It’s great to be able to watch the best players in the game all skate at the same time (wait… was that Keith Tkachuk, who isn’t even the best player on his team?), but a full game of such players is a little much. One twenty minute period with all the stick handling, crisp passing, and between the legs shots would be more then enough for me. As it is, you spend the second and third periods repeating the first with a different goalie. It’s not as useless as the NFL All-Star Game, but this game could hardly be considered the most exciting moment of the year.


Which player will suffer most from the All-Star Game hangover? Will Brendan Shanahan continue his stellar play, or was his first game back a fluke? Will Roberto Luongo win his first game since coming back from injury last week? Which team will dominate the second half of the year?

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Posted in Uncategorized by yankhockey on January 21, 2009

Because of some responsibilities I have this week I will be unable to update Yankee Hockey. Sorry to my readers, we’ll be back in full force next week.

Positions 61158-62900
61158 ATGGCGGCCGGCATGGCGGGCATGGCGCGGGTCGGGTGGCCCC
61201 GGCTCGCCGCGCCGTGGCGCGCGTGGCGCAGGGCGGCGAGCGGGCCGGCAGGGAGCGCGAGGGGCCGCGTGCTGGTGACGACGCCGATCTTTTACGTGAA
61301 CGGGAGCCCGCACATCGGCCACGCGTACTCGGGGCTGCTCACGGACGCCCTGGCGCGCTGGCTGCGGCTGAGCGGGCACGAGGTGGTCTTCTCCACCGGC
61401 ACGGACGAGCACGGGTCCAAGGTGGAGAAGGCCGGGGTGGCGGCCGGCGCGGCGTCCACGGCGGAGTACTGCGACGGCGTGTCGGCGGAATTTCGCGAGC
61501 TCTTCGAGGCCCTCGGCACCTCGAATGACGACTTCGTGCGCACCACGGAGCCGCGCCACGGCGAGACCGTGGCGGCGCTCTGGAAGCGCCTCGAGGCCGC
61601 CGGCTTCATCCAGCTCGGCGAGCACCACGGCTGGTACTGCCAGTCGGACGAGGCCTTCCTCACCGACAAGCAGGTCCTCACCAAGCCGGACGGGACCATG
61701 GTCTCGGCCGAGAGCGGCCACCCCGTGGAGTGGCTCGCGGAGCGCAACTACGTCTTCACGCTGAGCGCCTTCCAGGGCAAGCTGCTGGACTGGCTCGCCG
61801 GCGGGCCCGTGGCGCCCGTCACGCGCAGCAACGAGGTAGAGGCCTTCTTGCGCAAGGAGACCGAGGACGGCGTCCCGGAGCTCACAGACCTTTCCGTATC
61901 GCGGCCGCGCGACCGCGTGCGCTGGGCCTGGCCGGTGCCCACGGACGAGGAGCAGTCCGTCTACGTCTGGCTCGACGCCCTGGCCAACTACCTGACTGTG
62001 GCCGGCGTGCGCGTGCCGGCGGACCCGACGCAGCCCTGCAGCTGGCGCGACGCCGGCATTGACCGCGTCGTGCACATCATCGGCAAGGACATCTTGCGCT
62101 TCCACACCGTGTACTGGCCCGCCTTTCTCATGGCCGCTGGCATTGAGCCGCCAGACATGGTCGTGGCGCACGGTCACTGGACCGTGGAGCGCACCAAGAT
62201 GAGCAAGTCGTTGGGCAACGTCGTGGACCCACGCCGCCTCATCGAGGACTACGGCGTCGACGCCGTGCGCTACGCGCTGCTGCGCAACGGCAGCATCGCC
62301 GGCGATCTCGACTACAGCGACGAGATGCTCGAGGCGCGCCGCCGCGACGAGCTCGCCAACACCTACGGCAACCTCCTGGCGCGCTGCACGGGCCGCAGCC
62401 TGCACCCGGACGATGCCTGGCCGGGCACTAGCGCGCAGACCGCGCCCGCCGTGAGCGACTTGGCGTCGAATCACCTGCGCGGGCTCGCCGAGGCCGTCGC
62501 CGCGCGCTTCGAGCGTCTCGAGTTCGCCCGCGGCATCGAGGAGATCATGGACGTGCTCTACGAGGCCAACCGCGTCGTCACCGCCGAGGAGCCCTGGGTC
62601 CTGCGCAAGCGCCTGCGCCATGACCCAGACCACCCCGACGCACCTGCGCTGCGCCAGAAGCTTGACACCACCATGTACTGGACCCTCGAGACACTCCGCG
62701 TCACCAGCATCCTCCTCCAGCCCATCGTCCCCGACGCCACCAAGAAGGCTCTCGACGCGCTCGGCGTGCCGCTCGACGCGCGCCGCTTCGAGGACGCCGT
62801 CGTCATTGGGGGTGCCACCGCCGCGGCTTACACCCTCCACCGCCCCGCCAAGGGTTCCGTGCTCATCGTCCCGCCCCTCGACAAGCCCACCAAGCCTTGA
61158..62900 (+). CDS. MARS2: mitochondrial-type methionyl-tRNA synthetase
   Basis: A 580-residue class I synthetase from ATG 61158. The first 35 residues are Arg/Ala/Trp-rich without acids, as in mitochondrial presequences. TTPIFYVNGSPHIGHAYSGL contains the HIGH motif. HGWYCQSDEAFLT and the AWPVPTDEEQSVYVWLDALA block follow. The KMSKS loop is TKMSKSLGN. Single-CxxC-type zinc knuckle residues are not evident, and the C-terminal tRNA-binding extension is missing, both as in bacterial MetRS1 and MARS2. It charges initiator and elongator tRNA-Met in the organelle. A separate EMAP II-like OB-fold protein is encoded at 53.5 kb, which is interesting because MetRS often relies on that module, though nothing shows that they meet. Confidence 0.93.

Posted in predictions, rulebook by yankhockey on January 19, 2009

First off I’d like to apologize for the late post… due to circumstances beyond my control I was unable to finish my article last night, but here it is in all its final glory!

You’d be hard pressed to find anything the NHL has done in the last ten years that I don’t like. Nets behind the goals maybe, but I can live with that. But there is one change that I absolutely cannot stand: shootouts.

I was never once bothered with games ending in ties. I always found it kind of quaint, and it made the game seem a little more classic. You might be surprised to know that pretty much every sport allowed for ties, even baseball, until one-by-one they all changed. Football still allows ties, though they are rare, and soccer (or English football) still allows for ties, and I thought that it made sense in hockey too. I did think it was a good idea to guarantee a point to inspire teams to fight hard in the overtime for that extra point, and I liked it when they dropped it to four on four, but shootouts are really beginning to get on my nerves. I’ll admit, at first it was kinda fun watching shootouts, there was some excitement to be had. But now they are really starting to show what they really are… bush league.

Ok, so if you don’t want games to end in ties, I can understand that. Get rid of the guaranteed one point, lengthen the overtime to ten minutes, and I promise you someone will get the winning goal. Shootouts may be exciting, but not nearly as exciting as winning in overtime. You ever watch overtime playoff hockey? It’s the most exciting sporting event in the world. It’s a whole period, five on five, except the very first goal wins. You ever see playoff hockey in the third or fourth overtime? I have, best games I’ve ever had the pleasure of watching. Potting that sudden death goal is the most exciting play in hockey, and something the league should take advantage of more.